fixed the steam-engine, the pumps, the press, and the necessary in other presses, with concentrated Before describing this machine, the writer would accumulator cylinder; but the latter might, if ne- energy during the short time of the actual comremark that he had very much wished to obtain eessary or conveniont, be placed a hundred yards pression of the cotton, in the present case, during accurate information of the machines used in away. The framework of the press reaches through the whole time of filling the boxes, changing them, America, and felt that no discussion would be com- the floor to the top of the chamber above. In the and hooping the bales, the pumps are quietly at plete, that ignored the practice of the greatest uppermost chamber the loose cotton is stored, and work forcing up the accumulator box, which, at cotton growing country in the world. He had when the baling takes place at the port of ship- the proper moment, gives forth all its power, and failed in procuring drawings from the United ment the ginned cotton generally arrives in loosely does all that is required in a few seconds. The States, but has had a long letter from an engineer packed bales. On the centre floor are the handles revolving boxes are an ingenious part of the main New York, who has given this subject his special for working the valves, and here is posted the chine, and by their arrangement obviously savo sitention for many years, and who sends home engineer who has control of the nuachinė. During much time. Twenty-five or more bales can be some very interesting particulars. As might be the whole time of pressing and baling the cotton, packed and hooped per hour. The power being expected, there are in America a vast number of the engines and pumps are at work. The dead load direct acting, there are few parts that are liable to inventions for all processes connected with cotton. in the accumulator box is forced up with a pressure need repair, and the occasional renewal of the packIn the various cotton States there are differences on the ram of less than one ton to the inch, the ing leathers entails but a small expense. In of custom as to the size of the bales, and so in exact weight in the box determining the precise Alexandria the accumulator press is in full operaTexas, North and South Carolina, Georgia, and degree of pressure which has to be exerted upon tion, and at Bombay also it is exciting much inFlorida, there are different kinds of baling machines the ram. This accumulated power having been ob- terest among the cotton merchants, some of whom used. Levers and screws, hydraulic and steam tained, the apparatus is ready for work. The men are now in treaty with a view to its adoption there. prossure, have been combined in many different upon the top floor having placed the bagging in the In conclusion, the writer would romark that the ways, and with varying success. Wood is more box, and filled it with loose cotton, which they importance of the cotton trade having been the used in America than in England in the construc- trample down, the men below push the revolving cause of so many attempts to make good presses, tion of machines, and machines so made would boxes round, so that the cotton-filled box is over the same cauşe is no less a stimulus now. The probably not find farour elsewhere. Very likely the rams. The boxes revolve upon the strong cotton trade is increasing so rapidly in India, English machines would be condemned there. As vertical column, the weight being taken on balls, Egypt, and elsewhere, that the best machines will one of the incidents arising out of the war, when which rest upon the collar, the bearing surfaces undoubtedly have to be adopted by all those who the Southern ports were shut out from the rest above being turned and bored to fit.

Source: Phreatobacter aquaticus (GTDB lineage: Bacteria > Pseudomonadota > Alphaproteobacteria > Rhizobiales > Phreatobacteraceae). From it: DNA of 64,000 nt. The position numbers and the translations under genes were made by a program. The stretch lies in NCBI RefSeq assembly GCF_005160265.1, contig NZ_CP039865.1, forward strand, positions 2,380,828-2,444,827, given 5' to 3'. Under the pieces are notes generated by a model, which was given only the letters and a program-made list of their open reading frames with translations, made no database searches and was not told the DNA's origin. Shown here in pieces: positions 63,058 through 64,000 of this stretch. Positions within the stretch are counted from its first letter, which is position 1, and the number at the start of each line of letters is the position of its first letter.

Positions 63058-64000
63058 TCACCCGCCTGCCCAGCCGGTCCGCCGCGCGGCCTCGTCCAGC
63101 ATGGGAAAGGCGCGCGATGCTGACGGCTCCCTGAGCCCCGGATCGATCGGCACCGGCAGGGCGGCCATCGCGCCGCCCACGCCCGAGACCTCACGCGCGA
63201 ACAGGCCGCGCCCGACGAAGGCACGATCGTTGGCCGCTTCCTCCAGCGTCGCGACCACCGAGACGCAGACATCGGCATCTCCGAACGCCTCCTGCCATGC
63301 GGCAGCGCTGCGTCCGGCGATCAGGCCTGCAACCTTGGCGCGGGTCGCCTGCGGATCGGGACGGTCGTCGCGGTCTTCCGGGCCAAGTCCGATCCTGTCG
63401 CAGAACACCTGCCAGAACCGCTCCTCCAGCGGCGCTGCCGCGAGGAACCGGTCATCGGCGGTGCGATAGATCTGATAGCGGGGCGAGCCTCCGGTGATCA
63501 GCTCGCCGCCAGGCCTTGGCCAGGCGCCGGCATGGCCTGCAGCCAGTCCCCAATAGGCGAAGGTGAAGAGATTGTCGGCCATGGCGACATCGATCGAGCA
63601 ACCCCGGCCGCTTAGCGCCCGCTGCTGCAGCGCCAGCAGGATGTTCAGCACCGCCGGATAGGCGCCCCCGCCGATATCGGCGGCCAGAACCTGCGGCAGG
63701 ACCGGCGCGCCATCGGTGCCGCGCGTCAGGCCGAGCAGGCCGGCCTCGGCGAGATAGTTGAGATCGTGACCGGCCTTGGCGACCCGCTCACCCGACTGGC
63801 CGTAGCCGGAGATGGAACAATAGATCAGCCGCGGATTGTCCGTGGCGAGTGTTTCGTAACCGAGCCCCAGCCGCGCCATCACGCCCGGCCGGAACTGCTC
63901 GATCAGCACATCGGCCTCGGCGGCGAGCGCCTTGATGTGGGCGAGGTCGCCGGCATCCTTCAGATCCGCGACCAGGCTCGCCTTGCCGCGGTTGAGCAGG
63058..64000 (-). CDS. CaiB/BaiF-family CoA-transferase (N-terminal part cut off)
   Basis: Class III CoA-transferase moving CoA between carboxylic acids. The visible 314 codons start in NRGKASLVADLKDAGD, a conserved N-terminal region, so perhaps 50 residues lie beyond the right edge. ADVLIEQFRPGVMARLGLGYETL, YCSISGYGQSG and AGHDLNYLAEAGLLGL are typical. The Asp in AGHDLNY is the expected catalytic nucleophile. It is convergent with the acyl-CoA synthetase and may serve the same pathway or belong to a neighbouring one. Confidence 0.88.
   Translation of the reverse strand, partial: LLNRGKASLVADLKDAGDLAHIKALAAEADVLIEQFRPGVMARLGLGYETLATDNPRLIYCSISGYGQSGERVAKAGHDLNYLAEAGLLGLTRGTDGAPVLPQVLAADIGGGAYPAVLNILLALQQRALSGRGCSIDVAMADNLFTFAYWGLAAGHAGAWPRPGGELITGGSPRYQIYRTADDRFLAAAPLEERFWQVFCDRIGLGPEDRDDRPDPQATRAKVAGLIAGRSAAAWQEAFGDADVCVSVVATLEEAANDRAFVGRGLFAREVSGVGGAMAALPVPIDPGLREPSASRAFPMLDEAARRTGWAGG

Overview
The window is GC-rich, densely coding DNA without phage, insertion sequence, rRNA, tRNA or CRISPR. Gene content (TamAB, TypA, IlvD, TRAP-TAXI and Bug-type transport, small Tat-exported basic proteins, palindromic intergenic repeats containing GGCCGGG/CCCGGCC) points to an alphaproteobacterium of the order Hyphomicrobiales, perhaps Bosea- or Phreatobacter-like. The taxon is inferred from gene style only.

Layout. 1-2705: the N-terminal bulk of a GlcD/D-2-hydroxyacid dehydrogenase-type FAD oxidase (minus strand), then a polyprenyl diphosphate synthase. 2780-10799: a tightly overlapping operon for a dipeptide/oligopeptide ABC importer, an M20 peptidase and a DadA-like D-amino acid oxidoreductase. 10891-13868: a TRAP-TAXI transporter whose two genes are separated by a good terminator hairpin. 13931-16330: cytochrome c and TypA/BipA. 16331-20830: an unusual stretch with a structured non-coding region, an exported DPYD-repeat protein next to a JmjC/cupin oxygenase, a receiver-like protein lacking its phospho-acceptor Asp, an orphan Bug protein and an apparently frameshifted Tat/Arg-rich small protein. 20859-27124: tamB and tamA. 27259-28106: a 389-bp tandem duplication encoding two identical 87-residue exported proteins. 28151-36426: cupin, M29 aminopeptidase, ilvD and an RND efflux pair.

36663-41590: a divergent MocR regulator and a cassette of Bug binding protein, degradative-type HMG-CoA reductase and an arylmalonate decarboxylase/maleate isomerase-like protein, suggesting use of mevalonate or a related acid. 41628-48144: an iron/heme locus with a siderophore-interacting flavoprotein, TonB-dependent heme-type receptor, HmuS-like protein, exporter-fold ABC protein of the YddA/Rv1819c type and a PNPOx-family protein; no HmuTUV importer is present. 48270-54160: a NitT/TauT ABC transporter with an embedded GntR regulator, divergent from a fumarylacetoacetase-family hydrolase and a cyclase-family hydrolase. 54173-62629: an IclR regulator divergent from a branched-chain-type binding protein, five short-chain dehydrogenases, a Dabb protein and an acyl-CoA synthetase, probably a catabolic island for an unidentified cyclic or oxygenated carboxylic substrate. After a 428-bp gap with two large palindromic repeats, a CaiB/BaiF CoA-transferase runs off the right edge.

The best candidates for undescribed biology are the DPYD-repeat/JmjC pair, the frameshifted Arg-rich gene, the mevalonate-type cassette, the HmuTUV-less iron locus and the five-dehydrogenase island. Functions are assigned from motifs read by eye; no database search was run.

wish to keep pace with the age. The railways that of the States, the tlockade runners took over Eng A portion of the floor revolves with the boxes. are being opened romove one great hindrance to lish made presses, and among others some of The hooping irons having been placed in recesses the cotton grower. Hitherto, the cotton has been M'Comb's, but they found no purchasers. Every at the top of the press, the engineer opens the packed loosely in the growing districts by the other detail of cotton packing is studied by in-valve which admits the high-pressnre water to the natives, and has had to be repacked at the port, ventors in the States, and the correspondent before At once the accumulator box descends, and the merchant not daring to send to England bales referred to, says that there are some fifty different the three rams of the press ascend, forcing the that might be filled with dirty cotton, or with stones patents even for modes of fastening the baling loose bottom of the box upon the cotton. But as to increase the weight. The inland carriage of the hoops. In the London Patent Office, the writer has the accumulator box descends, the pumps being cotton is very expensive, and like the freight by seen more than a dozon specifications on the same still at work, in some measure restore the height ship, is calculated by the bulk occupied by the subject. It would be interesting if the printing of the water column, and the accumulator ram cotton. It has been almost impossible to take up of the present paper were to result in the supply gently ascends and descends as the water is thus country the heavy machinery necessary for pressing definite information from America on the whole withdrawn and restored. When the cotton is coming bales in a marketable condition, but as the subject.